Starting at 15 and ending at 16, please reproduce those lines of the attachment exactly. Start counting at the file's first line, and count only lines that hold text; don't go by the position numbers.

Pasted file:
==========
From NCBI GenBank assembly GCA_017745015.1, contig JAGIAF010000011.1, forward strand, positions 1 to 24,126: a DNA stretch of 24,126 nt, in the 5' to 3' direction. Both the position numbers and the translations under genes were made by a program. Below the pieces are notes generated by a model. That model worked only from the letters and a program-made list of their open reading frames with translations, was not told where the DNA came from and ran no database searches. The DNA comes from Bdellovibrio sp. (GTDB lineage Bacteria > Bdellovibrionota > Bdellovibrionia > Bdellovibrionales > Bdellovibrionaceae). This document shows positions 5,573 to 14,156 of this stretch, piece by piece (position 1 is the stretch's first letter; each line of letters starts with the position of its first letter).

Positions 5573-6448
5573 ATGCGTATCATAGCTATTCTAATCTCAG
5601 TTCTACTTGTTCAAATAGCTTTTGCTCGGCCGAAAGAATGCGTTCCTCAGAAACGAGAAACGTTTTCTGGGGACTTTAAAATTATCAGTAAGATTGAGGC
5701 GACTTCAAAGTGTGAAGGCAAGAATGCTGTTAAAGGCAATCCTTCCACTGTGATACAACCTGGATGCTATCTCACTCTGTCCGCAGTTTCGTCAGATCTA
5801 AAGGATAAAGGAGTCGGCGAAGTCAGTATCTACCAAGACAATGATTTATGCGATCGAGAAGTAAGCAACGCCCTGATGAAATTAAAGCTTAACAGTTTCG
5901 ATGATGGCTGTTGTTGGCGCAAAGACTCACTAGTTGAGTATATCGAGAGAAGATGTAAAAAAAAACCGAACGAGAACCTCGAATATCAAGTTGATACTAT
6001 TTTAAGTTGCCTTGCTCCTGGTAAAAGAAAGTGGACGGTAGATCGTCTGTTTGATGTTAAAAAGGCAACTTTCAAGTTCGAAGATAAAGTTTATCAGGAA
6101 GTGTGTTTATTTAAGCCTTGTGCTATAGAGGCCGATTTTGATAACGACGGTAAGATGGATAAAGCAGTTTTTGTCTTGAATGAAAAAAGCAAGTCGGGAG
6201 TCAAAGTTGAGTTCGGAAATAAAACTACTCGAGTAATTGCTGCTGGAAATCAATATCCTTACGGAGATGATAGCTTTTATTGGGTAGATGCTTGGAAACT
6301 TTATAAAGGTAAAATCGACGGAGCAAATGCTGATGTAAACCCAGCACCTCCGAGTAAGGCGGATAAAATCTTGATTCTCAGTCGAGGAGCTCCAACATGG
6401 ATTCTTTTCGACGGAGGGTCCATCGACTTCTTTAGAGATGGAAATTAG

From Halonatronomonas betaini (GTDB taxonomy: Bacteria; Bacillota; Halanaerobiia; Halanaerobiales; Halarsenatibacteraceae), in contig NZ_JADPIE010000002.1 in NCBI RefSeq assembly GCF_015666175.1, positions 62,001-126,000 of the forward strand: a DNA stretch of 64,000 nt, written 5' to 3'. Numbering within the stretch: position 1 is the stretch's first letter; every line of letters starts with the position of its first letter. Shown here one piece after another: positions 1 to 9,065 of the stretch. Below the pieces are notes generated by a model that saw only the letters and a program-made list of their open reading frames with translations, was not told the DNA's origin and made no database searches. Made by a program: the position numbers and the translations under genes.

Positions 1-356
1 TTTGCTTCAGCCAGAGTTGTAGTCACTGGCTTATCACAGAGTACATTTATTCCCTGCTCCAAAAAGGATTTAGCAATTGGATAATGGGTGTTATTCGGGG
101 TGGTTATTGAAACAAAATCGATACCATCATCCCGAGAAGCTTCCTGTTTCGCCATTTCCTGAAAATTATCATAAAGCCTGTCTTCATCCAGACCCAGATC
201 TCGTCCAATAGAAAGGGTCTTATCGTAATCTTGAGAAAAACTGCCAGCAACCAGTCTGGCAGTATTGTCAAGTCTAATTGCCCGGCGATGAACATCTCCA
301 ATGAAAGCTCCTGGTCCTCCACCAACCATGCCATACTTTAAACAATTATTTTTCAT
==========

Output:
1 TTTGCTTCAGCCAGAGTTGTAGTCACTGGCTTATCACAGAGTACATTTATTCCCTGCTCCAAAAAGGATTTAGCAATTGGATAATGGGTGTTATTCGGGG
101 TGGTTATTGAAACAAAATCGATACCATCATCCCGAGAAGCTTCCTGTTTCGCCATTTCCTGAAAATTATCATAAAGCCTGTCTTCATCCAGACCCAGATC